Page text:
While refuse collection vehicle styles have varied in recent years, just as has the technology described above (such as rear load, side load, and front load vehicles), only several lifter units can be ordinarily outfitted onto a refuse collection vehicle at a given time. Therefore, an entire truck or refuse collection vehicle becomes in a sense dedicated to a particular cart style just as does the design of the lifter. Since refuse collection vehicles can cost as much as One Hundred Fifty Thousand Dollars ($150,000), requiring duplication of vehicles simply in order to handle different cart styles which may be encountered can be a very expensive approach to a widespread problem.
The above-referenced U.S. Pat. No. 4,613,271 to Naab seeks to address one aspect of such problems by providing a device which is capable of emptying different style garbage containers. Such arrangement involves providing on a single unit both a clamping mechanism for grasping a molded upper lip of European style carts and opposing engagement members for engaging paired lift engagement members of a domestic style cart. See cart 50 of FIG. 3 and cart 55 of FIG. 4, respectively, of the Naab patent. Naab uses a gravity or spring system in conjunction with an upper gripper 37 to permit the gripper to be pivoted out of the way for operation of a clamp mechanism whenever a European style cart is presented. At the same time, Naab provides a lower cart engagement member which is pivoted generally in the same direction as the above-described prior art arrangements for lifting domestic style carts. In other words, the lower engagement member of Naab is pivoted upwardly into a retracted position during dumping of European style carts, but pivoted downwardly into an extended position against the relatively uppermost side of the lower lift engagement member of a cart whenever a domestic style cart is being dumped.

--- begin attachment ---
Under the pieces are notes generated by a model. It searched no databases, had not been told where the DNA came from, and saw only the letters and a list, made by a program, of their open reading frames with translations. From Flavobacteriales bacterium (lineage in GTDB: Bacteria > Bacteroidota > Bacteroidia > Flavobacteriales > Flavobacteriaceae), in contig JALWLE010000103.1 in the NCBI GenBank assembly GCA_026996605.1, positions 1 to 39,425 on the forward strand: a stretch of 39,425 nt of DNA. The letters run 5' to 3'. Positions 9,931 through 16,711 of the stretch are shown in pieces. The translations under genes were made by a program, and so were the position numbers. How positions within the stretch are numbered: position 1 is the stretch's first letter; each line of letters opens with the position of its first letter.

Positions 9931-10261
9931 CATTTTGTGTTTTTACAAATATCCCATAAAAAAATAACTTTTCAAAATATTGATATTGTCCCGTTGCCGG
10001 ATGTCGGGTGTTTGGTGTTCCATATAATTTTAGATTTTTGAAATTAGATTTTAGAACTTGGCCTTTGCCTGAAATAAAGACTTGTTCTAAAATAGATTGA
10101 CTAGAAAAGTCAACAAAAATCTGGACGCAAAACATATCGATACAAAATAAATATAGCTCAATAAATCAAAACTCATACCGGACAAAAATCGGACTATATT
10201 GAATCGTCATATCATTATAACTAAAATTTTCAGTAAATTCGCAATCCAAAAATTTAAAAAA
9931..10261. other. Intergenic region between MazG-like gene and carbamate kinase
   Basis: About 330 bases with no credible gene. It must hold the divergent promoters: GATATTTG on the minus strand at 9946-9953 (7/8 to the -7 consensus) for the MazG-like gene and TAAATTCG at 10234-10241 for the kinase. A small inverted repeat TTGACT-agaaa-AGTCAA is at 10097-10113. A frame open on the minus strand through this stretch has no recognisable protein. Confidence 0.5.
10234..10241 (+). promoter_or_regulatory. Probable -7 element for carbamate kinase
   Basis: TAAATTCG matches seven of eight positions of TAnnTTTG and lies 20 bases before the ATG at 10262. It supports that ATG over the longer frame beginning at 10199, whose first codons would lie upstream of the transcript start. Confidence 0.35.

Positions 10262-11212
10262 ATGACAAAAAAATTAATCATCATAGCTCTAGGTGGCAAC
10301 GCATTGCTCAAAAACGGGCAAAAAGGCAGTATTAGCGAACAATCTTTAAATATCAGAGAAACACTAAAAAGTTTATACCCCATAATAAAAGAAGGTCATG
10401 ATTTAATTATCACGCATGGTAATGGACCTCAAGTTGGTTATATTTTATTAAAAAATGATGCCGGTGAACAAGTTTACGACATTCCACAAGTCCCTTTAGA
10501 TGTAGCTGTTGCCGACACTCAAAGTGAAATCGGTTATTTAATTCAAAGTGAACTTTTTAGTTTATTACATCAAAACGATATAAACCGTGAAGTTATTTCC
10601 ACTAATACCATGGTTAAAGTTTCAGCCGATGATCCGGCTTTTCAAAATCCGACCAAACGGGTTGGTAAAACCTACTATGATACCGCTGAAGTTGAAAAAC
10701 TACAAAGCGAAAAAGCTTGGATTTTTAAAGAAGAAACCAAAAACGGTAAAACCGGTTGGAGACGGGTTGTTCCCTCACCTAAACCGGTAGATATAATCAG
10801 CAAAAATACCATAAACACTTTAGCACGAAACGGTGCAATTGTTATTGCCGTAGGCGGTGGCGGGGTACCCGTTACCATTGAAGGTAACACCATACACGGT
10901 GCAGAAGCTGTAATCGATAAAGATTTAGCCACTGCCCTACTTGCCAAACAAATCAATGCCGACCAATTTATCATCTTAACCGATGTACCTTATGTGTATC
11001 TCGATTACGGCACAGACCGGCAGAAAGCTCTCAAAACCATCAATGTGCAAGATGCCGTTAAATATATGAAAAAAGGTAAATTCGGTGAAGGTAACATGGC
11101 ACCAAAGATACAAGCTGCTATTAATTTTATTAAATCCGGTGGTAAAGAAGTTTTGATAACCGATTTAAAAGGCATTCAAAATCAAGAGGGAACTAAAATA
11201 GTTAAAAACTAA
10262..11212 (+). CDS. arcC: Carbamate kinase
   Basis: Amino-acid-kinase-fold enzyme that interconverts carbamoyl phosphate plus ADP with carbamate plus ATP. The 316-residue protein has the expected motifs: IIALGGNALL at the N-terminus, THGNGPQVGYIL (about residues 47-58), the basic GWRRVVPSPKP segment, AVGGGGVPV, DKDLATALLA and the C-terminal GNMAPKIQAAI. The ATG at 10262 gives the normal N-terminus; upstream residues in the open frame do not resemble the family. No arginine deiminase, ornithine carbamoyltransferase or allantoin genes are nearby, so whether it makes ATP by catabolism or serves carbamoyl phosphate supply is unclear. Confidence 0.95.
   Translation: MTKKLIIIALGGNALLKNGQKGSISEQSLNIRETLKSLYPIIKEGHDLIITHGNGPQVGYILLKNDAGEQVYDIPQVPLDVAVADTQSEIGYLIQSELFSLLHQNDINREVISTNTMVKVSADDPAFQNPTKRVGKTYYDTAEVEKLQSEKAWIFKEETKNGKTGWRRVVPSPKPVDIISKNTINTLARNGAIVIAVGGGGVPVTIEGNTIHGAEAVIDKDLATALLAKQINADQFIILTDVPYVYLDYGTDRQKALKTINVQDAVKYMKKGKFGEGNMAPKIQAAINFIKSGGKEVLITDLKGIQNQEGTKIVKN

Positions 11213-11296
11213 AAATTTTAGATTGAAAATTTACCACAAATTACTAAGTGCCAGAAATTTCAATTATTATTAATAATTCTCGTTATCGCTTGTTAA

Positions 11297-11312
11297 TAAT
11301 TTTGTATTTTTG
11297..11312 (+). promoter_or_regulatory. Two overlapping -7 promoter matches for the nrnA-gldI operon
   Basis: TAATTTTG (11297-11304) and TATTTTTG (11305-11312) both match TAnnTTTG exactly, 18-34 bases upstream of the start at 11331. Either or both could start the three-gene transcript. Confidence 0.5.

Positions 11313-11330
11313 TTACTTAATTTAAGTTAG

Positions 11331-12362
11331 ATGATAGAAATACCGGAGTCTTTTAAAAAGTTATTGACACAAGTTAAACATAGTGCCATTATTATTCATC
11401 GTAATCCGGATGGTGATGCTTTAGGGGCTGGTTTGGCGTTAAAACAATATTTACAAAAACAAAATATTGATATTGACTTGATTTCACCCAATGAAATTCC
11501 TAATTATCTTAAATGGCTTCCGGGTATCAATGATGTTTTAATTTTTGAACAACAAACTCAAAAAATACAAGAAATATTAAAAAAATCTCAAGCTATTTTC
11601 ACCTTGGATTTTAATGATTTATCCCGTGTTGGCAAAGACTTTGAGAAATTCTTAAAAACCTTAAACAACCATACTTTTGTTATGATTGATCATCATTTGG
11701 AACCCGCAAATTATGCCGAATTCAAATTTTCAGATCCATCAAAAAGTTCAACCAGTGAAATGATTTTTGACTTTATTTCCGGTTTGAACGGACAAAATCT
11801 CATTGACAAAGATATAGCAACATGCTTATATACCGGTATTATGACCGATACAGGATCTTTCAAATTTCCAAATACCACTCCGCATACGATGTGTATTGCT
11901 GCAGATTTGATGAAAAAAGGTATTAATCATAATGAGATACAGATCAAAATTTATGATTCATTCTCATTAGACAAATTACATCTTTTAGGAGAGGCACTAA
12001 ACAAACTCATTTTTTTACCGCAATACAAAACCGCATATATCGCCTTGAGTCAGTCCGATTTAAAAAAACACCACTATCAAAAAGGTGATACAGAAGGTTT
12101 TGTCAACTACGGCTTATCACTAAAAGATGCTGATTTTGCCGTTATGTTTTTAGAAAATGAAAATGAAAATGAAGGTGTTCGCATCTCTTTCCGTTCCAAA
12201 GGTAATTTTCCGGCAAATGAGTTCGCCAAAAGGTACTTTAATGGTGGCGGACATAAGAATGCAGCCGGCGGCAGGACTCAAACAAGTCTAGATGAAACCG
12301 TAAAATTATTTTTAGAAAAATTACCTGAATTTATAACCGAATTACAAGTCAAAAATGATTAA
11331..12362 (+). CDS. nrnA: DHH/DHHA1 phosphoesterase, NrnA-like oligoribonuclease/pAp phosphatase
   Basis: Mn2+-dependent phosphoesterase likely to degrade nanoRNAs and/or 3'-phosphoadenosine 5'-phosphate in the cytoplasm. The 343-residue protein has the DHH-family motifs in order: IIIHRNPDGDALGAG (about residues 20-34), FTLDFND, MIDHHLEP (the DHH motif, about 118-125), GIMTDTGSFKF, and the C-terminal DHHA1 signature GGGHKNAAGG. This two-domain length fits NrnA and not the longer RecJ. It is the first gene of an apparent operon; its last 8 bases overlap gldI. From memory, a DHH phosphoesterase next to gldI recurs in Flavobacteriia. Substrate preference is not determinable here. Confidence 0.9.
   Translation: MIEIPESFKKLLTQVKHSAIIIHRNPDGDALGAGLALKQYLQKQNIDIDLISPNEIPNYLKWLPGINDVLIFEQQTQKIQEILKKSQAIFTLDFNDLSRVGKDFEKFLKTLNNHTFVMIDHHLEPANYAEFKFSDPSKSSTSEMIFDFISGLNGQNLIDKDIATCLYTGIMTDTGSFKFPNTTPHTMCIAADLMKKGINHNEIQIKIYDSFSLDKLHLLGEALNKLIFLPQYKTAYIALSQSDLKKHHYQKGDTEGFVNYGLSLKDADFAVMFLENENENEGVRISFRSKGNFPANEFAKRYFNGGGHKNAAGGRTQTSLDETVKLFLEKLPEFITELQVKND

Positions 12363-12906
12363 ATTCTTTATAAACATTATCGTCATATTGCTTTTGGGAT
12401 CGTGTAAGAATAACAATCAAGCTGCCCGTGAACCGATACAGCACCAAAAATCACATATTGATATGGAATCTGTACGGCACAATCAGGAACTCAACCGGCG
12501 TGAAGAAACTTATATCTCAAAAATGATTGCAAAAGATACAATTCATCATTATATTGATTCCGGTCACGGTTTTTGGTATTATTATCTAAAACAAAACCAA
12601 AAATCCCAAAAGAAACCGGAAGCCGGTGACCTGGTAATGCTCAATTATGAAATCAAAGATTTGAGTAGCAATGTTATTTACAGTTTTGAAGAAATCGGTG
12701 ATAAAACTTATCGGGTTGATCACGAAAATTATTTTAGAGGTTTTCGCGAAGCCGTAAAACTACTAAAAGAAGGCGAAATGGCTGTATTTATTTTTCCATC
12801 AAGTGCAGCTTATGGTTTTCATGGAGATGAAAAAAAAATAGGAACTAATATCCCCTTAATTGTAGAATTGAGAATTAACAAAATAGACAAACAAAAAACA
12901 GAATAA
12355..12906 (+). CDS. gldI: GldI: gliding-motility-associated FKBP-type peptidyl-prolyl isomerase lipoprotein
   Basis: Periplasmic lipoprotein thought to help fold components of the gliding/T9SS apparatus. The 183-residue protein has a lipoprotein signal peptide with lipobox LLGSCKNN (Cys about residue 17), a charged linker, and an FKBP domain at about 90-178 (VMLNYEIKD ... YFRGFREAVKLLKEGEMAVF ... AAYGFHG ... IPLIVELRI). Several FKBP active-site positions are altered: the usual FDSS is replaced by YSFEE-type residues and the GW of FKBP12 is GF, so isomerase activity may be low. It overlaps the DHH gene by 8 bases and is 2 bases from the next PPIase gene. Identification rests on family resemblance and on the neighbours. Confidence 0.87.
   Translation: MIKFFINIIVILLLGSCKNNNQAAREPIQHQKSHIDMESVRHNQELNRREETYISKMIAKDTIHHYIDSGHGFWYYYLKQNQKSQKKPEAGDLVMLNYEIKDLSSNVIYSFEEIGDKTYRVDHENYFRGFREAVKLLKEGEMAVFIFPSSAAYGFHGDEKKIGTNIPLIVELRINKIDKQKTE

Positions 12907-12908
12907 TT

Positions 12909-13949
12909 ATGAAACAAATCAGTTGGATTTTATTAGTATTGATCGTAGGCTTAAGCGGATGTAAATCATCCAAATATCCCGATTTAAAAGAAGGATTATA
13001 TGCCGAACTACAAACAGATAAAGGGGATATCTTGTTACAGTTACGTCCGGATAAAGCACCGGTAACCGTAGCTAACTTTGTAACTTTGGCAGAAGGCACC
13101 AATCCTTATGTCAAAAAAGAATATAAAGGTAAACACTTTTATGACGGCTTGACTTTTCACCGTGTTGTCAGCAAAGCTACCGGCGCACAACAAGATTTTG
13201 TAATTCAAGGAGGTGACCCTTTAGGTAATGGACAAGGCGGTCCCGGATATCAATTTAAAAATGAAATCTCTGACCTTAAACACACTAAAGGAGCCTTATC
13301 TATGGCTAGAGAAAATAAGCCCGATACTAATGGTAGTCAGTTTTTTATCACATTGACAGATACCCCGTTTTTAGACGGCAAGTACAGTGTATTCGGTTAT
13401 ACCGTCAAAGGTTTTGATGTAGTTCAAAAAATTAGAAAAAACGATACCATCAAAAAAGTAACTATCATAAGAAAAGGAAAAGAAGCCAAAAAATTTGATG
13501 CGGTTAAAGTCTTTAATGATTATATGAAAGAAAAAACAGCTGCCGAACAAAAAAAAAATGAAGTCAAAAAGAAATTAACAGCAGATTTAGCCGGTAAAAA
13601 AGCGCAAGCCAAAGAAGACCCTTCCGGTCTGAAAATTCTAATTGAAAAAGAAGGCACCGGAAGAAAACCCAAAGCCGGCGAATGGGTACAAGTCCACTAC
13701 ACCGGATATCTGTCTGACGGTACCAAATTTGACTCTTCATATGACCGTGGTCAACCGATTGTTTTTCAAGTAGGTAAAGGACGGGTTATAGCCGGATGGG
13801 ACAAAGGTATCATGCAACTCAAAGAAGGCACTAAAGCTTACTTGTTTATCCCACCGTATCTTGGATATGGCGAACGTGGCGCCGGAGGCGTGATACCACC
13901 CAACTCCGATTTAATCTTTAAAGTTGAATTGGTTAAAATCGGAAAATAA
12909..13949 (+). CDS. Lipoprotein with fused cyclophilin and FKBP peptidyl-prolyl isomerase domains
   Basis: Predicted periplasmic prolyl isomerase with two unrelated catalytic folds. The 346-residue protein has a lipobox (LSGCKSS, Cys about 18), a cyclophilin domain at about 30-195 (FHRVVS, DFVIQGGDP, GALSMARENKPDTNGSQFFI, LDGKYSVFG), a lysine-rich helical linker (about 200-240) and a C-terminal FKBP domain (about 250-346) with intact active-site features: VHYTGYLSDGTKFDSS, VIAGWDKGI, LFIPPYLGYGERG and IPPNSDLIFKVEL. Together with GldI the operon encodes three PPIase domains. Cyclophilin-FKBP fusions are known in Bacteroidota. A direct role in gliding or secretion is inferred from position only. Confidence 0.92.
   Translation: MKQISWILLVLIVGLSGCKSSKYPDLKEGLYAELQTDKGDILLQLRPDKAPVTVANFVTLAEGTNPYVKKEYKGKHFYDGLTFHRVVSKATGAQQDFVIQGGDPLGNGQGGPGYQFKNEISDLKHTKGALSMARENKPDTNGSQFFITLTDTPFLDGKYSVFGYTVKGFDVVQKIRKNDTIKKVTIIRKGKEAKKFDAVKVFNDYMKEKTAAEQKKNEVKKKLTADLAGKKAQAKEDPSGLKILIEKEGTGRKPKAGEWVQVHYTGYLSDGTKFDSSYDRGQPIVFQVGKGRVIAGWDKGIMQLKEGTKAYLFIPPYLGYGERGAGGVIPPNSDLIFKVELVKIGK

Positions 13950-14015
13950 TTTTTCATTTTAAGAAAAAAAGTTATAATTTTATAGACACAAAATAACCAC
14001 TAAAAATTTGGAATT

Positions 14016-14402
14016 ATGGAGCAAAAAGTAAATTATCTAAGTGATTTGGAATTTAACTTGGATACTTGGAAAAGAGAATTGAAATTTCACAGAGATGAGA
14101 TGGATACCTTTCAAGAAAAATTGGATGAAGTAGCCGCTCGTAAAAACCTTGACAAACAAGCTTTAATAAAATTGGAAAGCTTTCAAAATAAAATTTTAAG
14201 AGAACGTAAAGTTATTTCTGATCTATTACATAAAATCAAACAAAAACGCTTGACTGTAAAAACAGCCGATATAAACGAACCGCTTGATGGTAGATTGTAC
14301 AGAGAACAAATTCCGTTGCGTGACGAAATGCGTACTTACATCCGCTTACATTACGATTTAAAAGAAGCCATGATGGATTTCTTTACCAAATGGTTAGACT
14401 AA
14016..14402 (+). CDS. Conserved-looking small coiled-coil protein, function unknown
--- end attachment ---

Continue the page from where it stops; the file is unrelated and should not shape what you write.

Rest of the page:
The Naab arrangement utilizes a spring 45 for biasing a locking hook 44 into an upwardly pivoted or retracted position. Naab then uses various arrangements for overcoming such biasing and positively moving locking hook 44 outward and downward into engagement with a lower lift bar whenever a domestic style cart is being dumped.
In some embodiments, Naab uses a specific turn-on/turn-off device keyed by a switch actuator 67 which itself is actuated by contact from gripper 37. Electric, hydraulic valve, or mechanical means may be associated with such switch actuator 67 for changing the position of an adjustable settable sleeve. Naab FIG. 8 illustrates an electromagnetic switchable version while Naab FIG. 9 illustrates a fluid power (e.g., hydraulic) arrangement.
In some embodiments, such as that shown in FIGS. 12 through 15, Naab uses a counterlocking device for placement of the locking hook depending on the movement of other members (for example, gravity arm 87) during operation of the lift.